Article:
Photons are neutral particles that do not interact directly with a magnetic field. However, recent theoretical work1,2 has shown that an effective magnetic field for photons can exist if the phase of light changes with its direction of propagation. This direction-dependent phase indicates the presence of an effective magnetic field, as shown experimentally for electrons in the Aharonov–Bohm experiment. Here, we replicate this experiment using photons. To create this effective magnetic field we construct an on-chip silicon-based Ramsey-type interferometer3,4,5,6,7. This interferometer has been traditionally used to probe the phase of atomic states and here we apply it to probe the phase of photonic states. We experimentally observe an effective magnetic flux between 0 and 2π corresponding to a non-reciprocal 2π phase shift with an interferometer length of 8.35 mm and an interference-fringe extinction ratio of 2.4 dB. This non-reciprocal phase is comparable to those of common monolithically integrated magneto-optical materials.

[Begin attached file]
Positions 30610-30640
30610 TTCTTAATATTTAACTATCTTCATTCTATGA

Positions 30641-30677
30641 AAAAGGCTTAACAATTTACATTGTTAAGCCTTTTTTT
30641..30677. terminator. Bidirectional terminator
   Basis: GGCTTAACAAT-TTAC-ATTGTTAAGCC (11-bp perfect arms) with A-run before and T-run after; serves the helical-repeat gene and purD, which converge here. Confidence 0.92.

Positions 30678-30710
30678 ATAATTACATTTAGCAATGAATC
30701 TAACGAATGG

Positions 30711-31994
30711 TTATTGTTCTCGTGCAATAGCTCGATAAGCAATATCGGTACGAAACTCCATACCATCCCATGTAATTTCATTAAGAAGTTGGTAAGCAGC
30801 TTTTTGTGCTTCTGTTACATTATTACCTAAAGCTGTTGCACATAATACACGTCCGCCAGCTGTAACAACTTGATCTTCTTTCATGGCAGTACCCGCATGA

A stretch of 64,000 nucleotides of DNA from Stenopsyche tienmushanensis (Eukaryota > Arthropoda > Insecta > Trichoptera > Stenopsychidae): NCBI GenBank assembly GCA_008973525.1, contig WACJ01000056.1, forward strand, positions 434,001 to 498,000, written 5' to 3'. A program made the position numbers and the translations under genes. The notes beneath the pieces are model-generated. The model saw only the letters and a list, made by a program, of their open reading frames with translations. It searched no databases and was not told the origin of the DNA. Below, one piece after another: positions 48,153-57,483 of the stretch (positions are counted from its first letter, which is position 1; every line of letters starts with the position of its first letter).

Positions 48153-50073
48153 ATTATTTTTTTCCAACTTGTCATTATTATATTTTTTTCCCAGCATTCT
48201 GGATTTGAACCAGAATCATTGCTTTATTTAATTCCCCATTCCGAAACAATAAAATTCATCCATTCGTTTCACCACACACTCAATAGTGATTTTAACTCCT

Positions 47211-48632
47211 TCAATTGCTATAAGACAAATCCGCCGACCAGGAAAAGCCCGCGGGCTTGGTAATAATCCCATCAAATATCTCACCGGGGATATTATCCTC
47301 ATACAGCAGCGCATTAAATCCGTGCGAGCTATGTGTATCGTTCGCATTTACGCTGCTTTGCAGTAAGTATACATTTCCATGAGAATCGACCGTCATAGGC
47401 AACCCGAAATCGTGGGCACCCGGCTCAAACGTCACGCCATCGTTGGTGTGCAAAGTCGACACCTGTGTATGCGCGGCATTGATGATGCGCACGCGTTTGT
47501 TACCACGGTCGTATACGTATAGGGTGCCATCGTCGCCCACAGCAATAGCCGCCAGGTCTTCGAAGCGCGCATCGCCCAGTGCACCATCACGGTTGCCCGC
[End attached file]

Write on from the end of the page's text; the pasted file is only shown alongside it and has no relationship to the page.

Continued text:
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This work was supported by the National Science Foundation (NSF) through CIAN ERC (grant no. EEC 0812072) and by NSF grant no. 1202265. This work was performed in part at the Cornell Nanoscale Facility, a member of the National Nanotechnology Infrastructure Network, which is supported by the NSF. P.N. acknowledges support from Fundação de Amparo à Pesquisa do Estado de São Paulo (FAPESP grant no. 2011/12140-6). The authors acknowledge support from the US Air Force (AFOSR; program FA9550-09-1-0704 on ‘Robust and Complex on-chip Nanophotonics’ supervised by G. Pomrenke).
The authors declare no competing financial interests.
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Tzuang, L., Fang, K., Nussenzveig, P. et al. Non-reciprocal phase shift induced by an effective magnetic flux for light. Nature Photon 8, 701–705 (2014). https://doi.org/10.1038/nphoton.2014.177
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